Yedidya, an orthodox synagogue in south Jerusalem with some 200 families as members, takes pride in its inclusiveness.
Housed in a modern Bauhaus-style purpose-built edifice opened in 2003, Yedidya is attended by both Israeli and English-speaking people, and is relatively liberal by orthodox standards. Women participate in services; Torah scrolls are passed around ladies’ section of the sanctuary en route to and from the ark. Both women and men may deliver the sermon.
However, only men read from the Torah for the whole congregation, though women do get a chance at parallel all-women’s services.
Women’s involvement forms only a part of the Yedidya’s social vision, whose details are displayed in the foyer. The community reaches out to newcomers to the district, which has a high density of mainly English-speaking immigrants. Services however are conducted entirely in Hebrew according to the Ashkenazi rite, although some of the shiurim (study groups) are in English.
The ner-tamid (eternal light) above the ark feature. in both the lower and upper sanctuaries, and both are works of originality and craftsmanship. The one in the main sanctuary is of special interest. Encased in fish-shaped metal netting, it is one large rough-hewn blue brick that exudes light. It recalls Moses and the elders’ view of God of Israel: “under His feet was the likeness of sapphire brickwork, like the essence of heaven in purity” (Exodus 20:10).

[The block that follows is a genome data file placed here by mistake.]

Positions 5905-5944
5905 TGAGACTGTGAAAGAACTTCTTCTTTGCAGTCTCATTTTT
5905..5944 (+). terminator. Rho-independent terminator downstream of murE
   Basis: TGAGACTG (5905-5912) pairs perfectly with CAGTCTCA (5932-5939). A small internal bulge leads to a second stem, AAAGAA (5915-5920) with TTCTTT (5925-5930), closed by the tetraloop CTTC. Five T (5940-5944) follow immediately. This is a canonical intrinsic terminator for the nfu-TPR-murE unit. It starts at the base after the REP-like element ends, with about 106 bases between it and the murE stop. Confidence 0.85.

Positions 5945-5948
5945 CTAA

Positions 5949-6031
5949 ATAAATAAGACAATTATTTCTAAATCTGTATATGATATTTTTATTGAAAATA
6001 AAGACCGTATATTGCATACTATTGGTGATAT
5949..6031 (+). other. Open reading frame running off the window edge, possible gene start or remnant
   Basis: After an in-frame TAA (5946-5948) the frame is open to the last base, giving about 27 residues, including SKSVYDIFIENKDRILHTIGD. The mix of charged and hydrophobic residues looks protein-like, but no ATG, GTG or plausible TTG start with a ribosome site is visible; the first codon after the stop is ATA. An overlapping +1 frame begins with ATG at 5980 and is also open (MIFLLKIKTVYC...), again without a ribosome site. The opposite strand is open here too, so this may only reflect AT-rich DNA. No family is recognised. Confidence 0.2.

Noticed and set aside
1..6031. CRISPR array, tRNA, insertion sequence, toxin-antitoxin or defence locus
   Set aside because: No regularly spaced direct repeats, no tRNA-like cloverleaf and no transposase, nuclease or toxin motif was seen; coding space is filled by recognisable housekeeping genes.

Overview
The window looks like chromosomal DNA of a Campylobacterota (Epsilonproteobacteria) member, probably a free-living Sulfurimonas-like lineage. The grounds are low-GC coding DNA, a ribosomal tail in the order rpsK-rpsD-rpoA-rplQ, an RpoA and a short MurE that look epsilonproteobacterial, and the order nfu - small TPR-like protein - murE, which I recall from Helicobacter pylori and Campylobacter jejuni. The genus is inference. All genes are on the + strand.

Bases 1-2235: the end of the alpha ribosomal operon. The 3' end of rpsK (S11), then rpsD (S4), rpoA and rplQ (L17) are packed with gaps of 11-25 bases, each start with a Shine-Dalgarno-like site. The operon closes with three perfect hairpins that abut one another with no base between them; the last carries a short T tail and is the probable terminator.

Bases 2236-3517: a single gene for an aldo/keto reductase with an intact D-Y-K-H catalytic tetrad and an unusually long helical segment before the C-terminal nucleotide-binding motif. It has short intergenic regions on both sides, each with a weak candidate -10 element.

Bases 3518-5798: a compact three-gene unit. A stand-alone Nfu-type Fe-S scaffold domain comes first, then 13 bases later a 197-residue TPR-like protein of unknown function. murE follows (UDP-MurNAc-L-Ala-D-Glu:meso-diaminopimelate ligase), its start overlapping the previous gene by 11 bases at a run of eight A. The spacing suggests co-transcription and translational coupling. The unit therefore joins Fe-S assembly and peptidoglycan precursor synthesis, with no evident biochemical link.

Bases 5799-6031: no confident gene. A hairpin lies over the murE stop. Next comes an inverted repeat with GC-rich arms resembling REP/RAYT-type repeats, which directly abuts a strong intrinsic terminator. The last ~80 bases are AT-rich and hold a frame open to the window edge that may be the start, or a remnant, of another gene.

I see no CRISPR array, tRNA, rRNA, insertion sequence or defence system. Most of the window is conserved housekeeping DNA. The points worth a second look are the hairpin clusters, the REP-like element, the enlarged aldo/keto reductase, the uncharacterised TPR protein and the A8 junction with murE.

Unusually for a synagogue, art-minded congregants find the walls ideal for displaying their mainly modern home-painted works – some of which may be negotiated for purchase.
While access for the disabled is law for all Israeli public buildings, Yedidya arguably goes the extra mile with its ramp up to the main synagogue on an upper floor, inside the building.
There is no synagogue rabbi - though several members are suitably qualified. Matters involving Jewish law are handled by the community’s own halacha committee.
Yedidya also works on relating to people of other faiths, regularly hosting visiting clergy and lay Christian groups for Shabbat services and meals, and its members routinely do charity work in the neighborhood.
Sabbath services at Yedidya begin at around sundown in the evening and at 6:45 am (early downstairs service) and 8:30 am (main upstairs service) in the morning. Weekday morning services at 6:20 on Mondays and Thursdays, and at 6:30 on other days.
Yedidya is at 12 (Nachum) Lifschitz Street in Bakaa, south Jerusalem. You can take buses 12, 71, 72, 74, or 75 from the city center to Tzomet HaBankim (Banks Junction). Walk downhill along Rivka Street, turn right opposite the Borekas Ima bakery into Gad Street, and then left into Lifschitz Street. Yedidya is #12.